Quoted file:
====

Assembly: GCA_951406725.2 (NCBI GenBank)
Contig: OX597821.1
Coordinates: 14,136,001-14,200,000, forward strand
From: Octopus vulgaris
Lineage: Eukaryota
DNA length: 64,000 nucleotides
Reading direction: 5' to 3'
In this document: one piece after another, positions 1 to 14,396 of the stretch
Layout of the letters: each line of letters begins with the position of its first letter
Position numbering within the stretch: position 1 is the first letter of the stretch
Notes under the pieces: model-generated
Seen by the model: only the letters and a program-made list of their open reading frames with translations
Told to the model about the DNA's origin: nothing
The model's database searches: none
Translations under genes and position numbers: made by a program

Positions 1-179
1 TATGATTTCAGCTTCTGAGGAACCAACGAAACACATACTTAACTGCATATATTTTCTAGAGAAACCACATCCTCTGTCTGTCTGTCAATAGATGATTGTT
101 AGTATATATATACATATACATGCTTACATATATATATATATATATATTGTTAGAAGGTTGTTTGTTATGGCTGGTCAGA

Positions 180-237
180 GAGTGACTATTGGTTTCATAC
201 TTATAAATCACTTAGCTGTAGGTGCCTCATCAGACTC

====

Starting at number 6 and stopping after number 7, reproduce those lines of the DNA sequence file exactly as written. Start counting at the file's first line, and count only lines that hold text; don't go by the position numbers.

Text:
DNA length: 64,000 nucleotides
Reading direction: 5' to 3'